Daily Office:
Wednesday, 8 December 2010

Matins ¶ The Nigerian Economic and Financial Crimes Commission’s suit against Dick Cheney is probably not going to cause the former vice president to lose any sleep. That KBR executives bribed Nigerian officials is not in dispute, and the Commission does not appear to be looking for money. Mr Cheney’s responsibility is purely constructive: he was the head of KBR’s parent, Halliburton, at the time of the crimes. It is highly unlikely that such charges could be made in an American court, at least under current law. Nigeria’s ranking as one of the most corrupt nations on earth would seem to invite a countercharge of hypocrisy, but its corruption is of course fed by improper payments from foreign corporations. The gesture is noteworthy, but we don’t expect it to amount to more than a gesture. (Christian Science Monitor; via The Morning News)

Lauds ¶ One easy target for the incoming Republican congressional majority looks to be the Corporation for Public Broadcasting. The CPB has weathered Republican majorities before, but not like this one — a cohort almost entirely devoid of moderates. At The Wrap, Brent Lang also points to recent NPR gaffes, such as the firing of Juan Williams because of allegedly anti-Arab remarks made on Fox, and the defection of West-Coast public television station KCET. All in all, we think that it’s time for an overhaul of the 1970’s-era interface between elite broadcasting and government funding. Quite aside from big changes in American politics, we have entered the Internet Age. (via Arts Journal)

Prime ¶ Continuing its trend of confirming what attentive observers already suspected, the Wikileaks dump shows that Chinese leaders at a very high level are aware that the books are being cooked, especially at the provincial level. Chinese leaders are also continuing the much older trend of putting a happy face on things for as long as possible — until the country blows up in the next dynastic struggle. China today reminds us of the time when boilers were reliably dangerous. (Naked Capitalism)

Tierce ¶ Razib Khan’s response to the “replication woes” issue that we mentioned yesterday: Calm down. ” The answer is probably going to come down to a combination of the reality of randomness (regression to the mean falls into this category), individual bias, and the cultural incentives of the system of scientific production.” What he means by the last item is that the pursuit of fresh and exciting results can be intoxicating. (Gene Expression)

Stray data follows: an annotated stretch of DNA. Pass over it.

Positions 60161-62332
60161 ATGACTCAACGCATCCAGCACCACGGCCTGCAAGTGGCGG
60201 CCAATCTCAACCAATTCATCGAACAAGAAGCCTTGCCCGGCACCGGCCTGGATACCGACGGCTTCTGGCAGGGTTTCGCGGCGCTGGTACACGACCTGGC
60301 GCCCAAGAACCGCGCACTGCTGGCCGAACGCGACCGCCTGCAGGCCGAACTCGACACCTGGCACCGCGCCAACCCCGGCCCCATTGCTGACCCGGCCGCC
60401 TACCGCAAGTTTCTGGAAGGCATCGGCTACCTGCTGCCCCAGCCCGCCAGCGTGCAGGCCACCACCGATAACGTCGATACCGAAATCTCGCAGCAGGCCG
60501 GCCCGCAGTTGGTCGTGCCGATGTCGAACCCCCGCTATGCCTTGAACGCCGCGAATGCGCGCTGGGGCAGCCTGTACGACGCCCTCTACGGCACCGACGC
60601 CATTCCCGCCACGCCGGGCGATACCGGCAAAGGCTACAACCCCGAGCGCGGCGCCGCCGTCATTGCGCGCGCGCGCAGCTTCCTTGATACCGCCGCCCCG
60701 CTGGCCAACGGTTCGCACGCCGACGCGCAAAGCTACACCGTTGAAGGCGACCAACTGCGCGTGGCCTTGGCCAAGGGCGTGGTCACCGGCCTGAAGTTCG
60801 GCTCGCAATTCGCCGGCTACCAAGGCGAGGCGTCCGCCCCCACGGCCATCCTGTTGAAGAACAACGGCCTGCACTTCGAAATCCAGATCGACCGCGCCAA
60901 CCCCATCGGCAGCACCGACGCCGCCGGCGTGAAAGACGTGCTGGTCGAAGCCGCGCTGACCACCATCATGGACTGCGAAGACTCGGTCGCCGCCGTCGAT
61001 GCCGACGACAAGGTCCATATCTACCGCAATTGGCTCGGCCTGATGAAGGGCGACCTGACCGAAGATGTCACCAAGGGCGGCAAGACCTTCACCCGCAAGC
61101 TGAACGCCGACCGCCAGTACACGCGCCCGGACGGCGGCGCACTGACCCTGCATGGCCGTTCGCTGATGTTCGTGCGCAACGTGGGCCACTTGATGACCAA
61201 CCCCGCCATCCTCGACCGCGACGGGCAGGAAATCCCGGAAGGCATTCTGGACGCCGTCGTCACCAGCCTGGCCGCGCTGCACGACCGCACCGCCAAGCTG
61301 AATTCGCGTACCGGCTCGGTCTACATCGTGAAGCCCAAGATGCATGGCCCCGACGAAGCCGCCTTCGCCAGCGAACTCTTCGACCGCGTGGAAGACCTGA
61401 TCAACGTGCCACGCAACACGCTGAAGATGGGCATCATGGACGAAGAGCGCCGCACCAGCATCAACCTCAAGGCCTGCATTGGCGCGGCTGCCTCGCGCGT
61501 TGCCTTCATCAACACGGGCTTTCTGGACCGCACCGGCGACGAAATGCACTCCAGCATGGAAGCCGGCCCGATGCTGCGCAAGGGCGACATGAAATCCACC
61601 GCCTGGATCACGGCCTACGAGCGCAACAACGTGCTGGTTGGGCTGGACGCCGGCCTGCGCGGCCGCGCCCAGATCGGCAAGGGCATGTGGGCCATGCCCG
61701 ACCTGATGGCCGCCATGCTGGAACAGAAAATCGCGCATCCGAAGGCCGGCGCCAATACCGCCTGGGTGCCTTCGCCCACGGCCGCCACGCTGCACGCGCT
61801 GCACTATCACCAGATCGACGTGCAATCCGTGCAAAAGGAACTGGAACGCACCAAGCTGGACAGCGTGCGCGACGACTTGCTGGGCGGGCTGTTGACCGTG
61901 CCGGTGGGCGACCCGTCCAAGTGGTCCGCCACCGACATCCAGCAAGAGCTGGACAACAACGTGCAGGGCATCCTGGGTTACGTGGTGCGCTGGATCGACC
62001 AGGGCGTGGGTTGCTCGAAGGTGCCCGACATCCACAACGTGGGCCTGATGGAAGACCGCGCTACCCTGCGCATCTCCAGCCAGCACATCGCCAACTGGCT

Sext Amy Larocca profiles Tyler Brûlé in the current issue of New York. Mr Brûlé’s magazine, Monocle, is so handsome to hold that we have to buy it a couple of times every year, but we could never justify subscribing, because the points of intersection between our world and Monocle‘s are vanishingly few. We do not travel, and, when we do, we prefer stodgy hotels to trendy ones; we don’t expect Monocle to tell us where to get a great BLT on the Upper East Side. But there is definitely something madly Henry Luce about Mr Brûlé, even if his cloth us cut to a much finer grain. Monocle depicts an alternate universe, but it’s a genuine, visitable universe for all that. (Thanks, Eric!)

Nones ¶ We’ve given up being surprised by the sites that Real Clear World links to, but we’d still like to know more about Today’s Zanam, an English-language site covering turcophone affairs. (“zanam” is Turkish for “time” or “epoch”) We say “turcophone” because of “today’s” story, by Amanda Paul: “Azerbaijan is nobody’s little brother.” Meaning: not Turkey’s. The piece is occasioned, as what isn’t these days, by the Wikileaks dump; Azerbaijani president and dynast Ilham Aliyev “harshly” criticized the Erdogan Administration in Turkey— and has since denied everything. The issue seems to be that Turkey is warming to Armenia, Azerbaijan’s mortal enemy. (Armenia straddles the mountains that divide the “one nation, two states.”)

Vespers ¶ Mario Vargas Llosa’s Nobel Lecture, “In Praise of Reading and Fiction,” been published online at Nobelprize.org. Corny as it is to say so, we can feel the Spanish ardor through Edith Grossman’s translation. Corny, too, to note, not without pleasure, that the old self-improvement justification for Victorian fiction has kept up with the times: now, fiction offers self-transcendence. Which is pretty much the same thing, no?

Sorcery, when literature offers us the hope of having what we do not have, being what we are not, acceding to that impossible existence where like pagan gods we feel mortal and eternal at the same time, that introduces into our spirits non-conformity and rebellion, which are behind all the heroic deeds that have contributed to the reduction of violence in human relationships. Reducing violence, not ending it. Because ours will always be, fortunately, an unfinished story. That is why we have to continue dreaming, reading, and writing, the most effective way we have found to alleviate our mortal condition, to defeat the corrosion of time, and to transform the impossible into possibility.

Compline ¶ Ryan Boudinot’s keynote address to a writing program in Washington State is nothing less than Step One of nurturing a purposeful environmental consciousness. “If we can agree that technology exists within the realm of human invention and that humanity exists within natural law, and that therefore technology is natural; if we can dispose of the naturally artificial distinction between “natural” and “artificial,” then we can argue that whatever happens to the planet bears no moral value outside that which is relative to our health as a species.”

Have a Look

We’ll take the stairs! (Scouting New York)


¶ Popcorn spills. (This is a test.) (Discoblog)

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